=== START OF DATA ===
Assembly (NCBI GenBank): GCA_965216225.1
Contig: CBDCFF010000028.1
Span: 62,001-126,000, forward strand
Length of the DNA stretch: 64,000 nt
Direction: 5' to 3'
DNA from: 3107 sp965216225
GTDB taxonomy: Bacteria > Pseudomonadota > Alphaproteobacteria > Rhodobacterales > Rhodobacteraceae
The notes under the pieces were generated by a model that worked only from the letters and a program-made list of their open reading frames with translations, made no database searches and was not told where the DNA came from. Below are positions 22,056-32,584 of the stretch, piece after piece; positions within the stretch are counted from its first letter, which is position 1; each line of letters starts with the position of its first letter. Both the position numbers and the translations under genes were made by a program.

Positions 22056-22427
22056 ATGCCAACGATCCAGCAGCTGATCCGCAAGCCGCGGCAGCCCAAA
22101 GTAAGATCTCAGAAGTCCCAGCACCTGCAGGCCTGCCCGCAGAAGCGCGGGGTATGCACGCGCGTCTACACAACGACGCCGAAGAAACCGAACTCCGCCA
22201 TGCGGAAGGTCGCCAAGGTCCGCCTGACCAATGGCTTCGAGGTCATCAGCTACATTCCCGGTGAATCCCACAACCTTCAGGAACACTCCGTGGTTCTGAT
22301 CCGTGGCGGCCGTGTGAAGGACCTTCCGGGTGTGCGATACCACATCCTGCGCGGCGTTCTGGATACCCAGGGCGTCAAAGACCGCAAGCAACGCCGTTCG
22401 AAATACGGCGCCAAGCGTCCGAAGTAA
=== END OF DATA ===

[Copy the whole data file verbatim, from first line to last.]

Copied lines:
Assembly (NCBI GenBank): GCA_965216225.1
Contig: CBDCFF010000028.1
Span: 62,001-126,000, forward strand
Length of the DNA stretch: 64,000 nt
Direction: 5' to 3'
DNA from: 3107 sp965216225
GTDB taxonomy: Bacteria > Pseudomonadota > Alphaproteobacteria > Rhodobacterales > Rhodobacteraceae
The notes under the pieces were generated by a model that worked only from the letters and a program-made list of their open reading frames with translations, made no database searches and was not told where the DNA came from. Below are positions 22,056-32,584 of the stretch, piece after piece; positions within the stretch are counted from its first letter, which is position 1; each line of letters starts with the position of its first letter. Both the position numbers and the translations under genes were made by a program.

Positions 22056-22427
22056 ATGCCAACGATCCAGCAGCTGATCCGCAAGCCGCGGCAGCCCAAA
22101 GTAAGATCTCAGAAGTCCCAGCACCTGCAGGCCTGCCCGCAGAAGCGCGGGGTATGCACGCGCGTCTACACAACGACGCCGAAGAAACCGAACTCCGCCA
22201 TGCGGAAGGTCGCCAAGGTCCGCCTGACCAATGGCTTCGAGGTCATCAGCTACATTCCCGGTGAATCCCACAACCTTCAGGAACACTCCGTGGTTCTGAT
22301 CCGTGGCGGCCGTGTGAAGGACCTTCCGGGTGTGCGATACCACATCCTGCGCGGCGTTCTGGATACCCAGGGCGTCAAAGACCGCAAGCAACGCCGTTCG
22401 AAATACGGCGCCAAGCGTCCGAAGTAA